Black Country Muse

Subtitle

Forums

Post Reply
Forum Home > Dead and Buried. > Bilston Cholera Epidemic. 1832.

Alaska.
Site Owner
Posts: 1404

In 1832, one of the worst outbreaks of Cholera the region had seen, raged around the Black Country. Tipton, Dudley, Rowley Regis, and Netherton were all affected, but the pestulence stayed away from one of the most overcrowded Towns. Bilston. June was " Wakes week ", and people came from near and far to join in the fun. Elizabeth Dawson, the first recorded victim, didn't have long to laugh, for on 3rd August she taken ill. Her husband, unable to cope with the children as well, made the long trip to Redditch, to ask his wifes mother for help. When they got back, Elizabeth Dawson was dead. Many of William Dawson's neighbours were also now ill. and the disease began to spread rapidly. William and his mother-in-law both stayed in the house, and they too went down with Cholera. She died, and he recovered in Hospital.


The list of dead began to mount, Richard Dyke, Mary Cleaton, on the 4th August, William Dyke and Amelia Cleaton on the 6th. On the 8th/9th/and 10th, the plague began to spread to the west of the town, the most populated, and overcrowded part. One woman, Elizabeth Shore, paid a heavy price for helping a neighbour, George Guest, when he fell ill. Unfortunately, she had visitors who helped her out as well and they all caught the disease. Ann Ames, and Ann Holmes, both died. The hospital was soon full, as the Cholera tightened it's deadly grip. One family of eight, the Thorntons, were virtually wiped out, only the two youngest girls surviving, and they would have died had it not been for the kindness shown by neighbours. Ettingshall Lane, ( the old Hell Lane ) was perhaps the worst affected in the town, and many people were to be seen wandering around, looking for refuge from the disease, as they had lost everything dear to them, their families.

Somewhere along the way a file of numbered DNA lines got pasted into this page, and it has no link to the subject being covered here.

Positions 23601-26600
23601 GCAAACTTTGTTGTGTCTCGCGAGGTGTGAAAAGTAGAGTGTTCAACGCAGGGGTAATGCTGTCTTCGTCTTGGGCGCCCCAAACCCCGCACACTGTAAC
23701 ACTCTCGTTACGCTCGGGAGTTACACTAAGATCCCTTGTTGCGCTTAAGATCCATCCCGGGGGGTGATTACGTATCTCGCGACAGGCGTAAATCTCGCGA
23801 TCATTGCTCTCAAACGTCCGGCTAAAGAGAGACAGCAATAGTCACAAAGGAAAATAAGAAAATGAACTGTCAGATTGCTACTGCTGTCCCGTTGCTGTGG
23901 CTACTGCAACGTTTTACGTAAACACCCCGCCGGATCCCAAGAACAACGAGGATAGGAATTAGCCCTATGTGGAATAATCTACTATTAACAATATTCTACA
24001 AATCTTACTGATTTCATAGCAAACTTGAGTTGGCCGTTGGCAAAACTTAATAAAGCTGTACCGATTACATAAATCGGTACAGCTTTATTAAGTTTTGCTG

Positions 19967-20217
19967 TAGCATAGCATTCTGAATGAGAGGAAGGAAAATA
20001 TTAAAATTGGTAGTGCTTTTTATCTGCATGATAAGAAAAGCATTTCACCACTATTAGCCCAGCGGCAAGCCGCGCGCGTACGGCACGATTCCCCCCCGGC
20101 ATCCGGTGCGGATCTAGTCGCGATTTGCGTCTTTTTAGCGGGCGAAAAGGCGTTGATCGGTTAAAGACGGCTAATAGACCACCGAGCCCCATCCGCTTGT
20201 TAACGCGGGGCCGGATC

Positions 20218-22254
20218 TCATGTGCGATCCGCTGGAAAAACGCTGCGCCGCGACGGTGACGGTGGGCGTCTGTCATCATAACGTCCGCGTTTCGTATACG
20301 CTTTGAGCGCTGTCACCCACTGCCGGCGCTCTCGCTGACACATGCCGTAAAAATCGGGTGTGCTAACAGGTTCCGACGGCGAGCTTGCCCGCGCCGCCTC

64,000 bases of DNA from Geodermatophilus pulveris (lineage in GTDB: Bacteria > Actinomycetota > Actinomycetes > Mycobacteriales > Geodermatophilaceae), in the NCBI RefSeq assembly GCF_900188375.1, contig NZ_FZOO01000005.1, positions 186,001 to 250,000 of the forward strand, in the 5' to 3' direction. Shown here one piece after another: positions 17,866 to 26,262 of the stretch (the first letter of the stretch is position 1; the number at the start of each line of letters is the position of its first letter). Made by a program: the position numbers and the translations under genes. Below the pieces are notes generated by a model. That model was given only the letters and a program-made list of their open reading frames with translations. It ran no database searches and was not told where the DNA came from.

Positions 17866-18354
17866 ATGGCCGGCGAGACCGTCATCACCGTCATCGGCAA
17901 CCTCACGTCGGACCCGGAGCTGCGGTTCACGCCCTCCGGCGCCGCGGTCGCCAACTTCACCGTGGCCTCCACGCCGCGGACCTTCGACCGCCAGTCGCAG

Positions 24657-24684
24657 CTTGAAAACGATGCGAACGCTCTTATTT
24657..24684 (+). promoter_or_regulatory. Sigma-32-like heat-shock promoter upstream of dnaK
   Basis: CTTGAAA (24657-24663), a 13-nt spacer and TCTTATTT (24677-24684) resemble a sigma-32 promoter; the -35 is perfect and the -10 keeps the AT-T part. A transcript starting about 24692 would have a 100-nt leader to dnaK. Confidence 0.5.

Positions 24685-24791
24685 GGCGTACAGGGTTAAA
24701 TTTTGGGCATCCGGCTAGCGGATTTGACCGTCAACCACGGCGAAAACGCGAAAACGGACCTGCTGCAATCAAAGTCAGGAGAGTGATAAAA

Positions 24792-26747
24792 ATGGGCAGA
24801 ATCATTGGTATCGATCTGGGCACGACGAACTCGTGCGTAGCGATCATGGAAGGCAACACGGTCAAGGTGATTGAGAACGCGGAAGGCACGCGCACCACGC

Their now arose another problem, Coffins. There just simple were not enough, and supply failed to keep up with demand. The situation was so bad, that a local clergyman was sent into Birmingham to buy more. Even when a burial took place, relatives were so fearful of catching it, that they seldom followed the coffin to the grave. The medical staff were also going down, but more from exhustion than Cholera, that would come later. Factories and workshops began to close down, and in one day, there were 148 cases reported, and almost 50 deaths. George Hazeldine, gravedigger of the parish, was unwise enough to brag, " I'm mekin a forchun an I hopes this job gozz on fer another six months ". The next day he was taken ill and died. The Lord, as they say, works in mysterious ways. By September, the signs were that the disease was slowing down. Not before time either, as there were no families in Bilston, who had not been touched, or almost wiped out by the Cholera. Between 3rd August, and the 19th, 335 people had died. From the 20th to the 26th, another 275 went to an early grave. The 27th, to 10th September, saw a further 132 pass away, giving a total of 742. By way of a comparison, Wolverhampton, with a bigger population, suffered just 193 deaths, while Darlaston, had only 68. Sedgley, that other Black Country overcrowded town, also suffered, losing 290 of the population. There had of course, been outbreaks before, and over the coming years, there would be others, but nothing like the scale of the 1832 epidemic.



--

A wonderful thing is work, I could watch it all day.  ( See my Blog entry )

September 30, 2011 at 4:45 PM Flag Quote & Reply

Alaska.
Site Owner
Posts: 1404